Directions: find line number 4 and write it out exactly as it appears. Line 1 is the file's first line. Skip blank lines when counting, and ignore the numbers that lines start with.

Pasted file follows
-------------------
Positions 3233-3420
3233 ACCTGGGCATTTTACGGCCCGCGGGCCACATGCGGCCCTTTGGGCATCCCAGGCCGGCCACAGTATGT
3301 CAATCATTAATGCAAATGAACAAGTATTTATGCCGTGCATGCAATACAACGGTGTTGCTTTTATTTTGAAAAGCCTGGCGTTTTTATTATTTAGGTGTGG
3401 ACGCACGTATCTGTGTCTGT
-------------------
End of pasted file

3401 ACGCACGTATCTGTGTCTGT